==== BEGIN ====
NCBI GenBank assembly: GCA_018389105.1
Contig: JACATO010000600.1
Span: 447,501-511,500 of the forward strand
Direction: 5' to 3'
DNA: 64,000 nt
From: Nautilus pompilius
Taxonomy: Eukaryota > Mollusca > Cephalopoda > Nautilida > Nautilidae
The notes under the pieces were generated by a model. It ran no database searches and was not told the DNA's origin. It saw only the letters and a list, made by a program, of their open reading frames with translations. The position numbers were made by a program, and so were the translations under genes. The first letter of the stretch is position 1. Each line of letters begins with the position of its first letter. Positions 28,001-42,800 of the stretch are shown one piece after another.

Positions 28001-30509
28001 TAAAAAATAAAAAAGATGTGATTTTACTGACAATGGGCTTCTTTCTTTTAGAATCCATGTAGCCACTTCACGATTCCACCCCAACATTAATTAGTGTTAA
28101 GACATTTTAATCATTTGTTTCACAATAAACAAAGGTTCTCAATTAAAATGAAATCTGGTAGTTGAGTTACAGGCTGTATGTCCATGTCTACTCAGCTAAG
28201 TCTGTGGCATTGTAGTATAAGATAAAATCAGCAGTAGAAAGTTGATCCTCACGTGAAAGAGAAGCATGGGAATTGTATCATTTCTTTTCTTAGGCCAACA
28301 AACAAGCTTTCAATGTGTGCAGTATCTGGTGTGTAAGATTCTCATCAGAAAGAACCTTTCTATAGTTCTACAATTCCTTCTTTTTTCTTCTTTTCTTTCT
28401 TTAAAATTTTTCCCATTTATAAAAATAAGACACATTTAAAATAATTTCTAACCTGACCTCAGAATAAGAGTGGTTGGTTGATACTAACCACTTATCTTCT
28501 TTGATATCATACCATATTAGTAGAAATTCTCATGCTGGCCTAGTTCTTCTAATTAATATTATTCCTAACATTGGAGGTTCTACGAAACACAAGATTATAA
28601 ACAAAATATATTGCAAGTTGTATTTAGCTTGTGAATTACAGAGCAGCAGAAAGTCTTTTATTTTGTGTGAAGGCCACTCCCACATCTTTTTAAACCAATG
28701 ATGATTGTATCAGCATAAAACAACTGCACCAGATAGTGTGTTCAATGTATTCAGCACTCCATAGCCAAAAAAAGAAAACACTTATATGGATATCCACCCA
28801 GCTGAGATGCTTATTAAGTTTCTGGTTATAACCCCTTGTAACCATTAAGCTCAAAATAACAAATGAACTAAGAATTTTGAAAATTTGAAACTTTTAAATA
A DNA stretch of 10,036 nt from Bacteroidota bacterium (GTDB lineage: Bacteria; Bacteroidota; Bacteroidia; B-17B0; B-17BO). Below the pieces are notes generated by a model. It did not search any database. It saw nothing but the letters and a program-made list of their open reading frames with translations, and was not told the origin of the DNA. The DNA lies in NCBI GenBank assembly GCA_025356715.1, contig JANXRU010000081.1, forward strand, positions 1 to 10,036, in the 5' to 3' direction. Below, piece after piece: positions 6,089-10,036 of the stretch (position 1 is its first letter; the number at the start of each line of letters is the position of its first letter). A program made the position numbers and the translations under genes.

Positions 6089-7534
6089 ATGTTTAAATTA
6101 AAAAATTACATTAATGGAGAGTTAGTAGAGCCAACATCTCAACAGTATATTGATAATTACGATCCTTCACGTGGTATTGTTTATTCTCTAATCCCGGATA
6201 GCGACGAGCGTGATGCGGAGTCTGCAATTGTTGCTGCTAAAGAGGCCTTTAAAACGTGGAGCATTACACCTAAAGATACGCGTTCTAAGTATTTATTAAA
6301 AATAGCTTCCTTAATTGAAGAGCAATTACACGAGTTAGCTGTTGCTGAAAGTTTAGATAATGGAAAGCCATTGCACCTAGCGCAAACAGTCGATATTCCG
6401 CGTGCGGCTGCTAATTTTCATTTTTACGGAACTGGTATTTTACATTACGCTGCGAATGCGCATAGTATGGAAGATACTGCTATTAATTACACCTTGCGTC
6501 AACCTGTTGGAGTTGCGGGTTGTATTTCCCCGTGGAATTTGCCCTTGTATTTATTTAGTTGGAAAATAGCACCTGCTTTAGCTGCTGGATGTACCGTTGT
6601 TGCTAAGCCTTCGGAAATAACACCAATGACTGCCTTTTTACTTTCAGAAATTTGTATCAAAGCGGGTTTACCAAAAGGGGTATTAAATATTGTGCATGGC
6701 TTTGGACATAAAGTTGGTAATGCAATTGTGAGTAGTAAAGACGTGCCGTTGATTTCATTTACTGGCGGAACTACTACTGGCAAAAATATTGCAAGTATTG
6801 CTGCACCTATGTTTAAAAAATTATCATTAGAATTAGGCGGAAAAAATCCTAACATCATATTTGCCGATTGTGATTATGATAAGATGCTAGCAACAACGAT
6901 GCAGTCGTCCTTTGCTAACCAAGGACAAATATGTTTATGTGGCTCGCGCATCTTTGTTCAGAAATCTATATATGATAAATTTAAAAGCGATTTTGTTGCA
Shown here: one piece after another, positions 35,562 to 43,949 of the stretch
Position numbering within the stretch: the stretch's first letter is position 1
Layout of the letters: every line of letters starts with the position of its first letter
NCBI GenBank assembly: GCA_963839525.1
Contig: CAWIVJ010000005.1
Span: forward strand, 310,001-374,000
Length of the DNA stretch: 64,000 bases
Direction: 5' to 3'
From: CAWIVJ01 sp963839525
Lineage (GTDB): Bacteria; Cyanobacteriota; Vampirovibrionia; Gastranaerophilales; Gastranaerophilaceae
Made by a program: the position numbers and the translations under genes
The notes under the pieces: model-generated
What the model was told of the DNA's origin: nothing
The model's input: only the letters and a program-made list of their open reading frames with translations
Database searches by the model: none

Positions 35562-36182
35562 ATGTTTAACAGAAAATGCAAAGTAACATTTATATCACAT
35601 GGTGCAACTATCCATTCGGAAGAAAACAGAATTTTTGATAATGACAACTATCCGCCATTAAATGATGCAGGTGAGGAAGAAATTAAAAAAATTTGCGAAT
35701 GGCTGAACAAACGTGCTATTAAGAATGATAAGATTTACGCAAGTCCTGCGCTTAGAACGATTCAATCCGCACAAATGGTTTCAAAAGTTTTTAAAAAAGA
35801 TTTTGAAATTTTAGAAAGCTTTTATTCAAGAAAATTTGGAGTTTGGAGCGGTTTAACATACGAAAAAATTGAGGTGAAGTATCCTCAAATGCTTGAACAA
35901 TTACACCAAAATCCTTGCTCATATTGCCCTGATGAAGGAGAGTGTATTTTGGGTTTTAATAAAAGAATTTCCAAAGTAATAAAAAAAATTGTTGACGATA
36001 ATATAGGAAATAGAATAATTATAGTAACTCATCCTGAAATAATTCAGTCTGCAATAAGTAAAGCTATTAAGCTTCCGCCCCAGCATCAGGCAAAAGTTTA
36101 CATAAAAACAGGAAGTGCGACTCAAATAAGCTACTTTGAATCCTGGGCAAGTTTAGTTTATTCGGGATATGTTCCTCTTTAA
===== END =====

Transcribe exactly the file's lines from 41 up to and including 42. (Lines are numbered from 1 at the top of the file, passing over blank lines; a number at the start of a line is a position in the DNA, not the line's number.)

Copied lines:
Made by a program: the position numbers and the translations under genes
The notes under the pieces: model-generated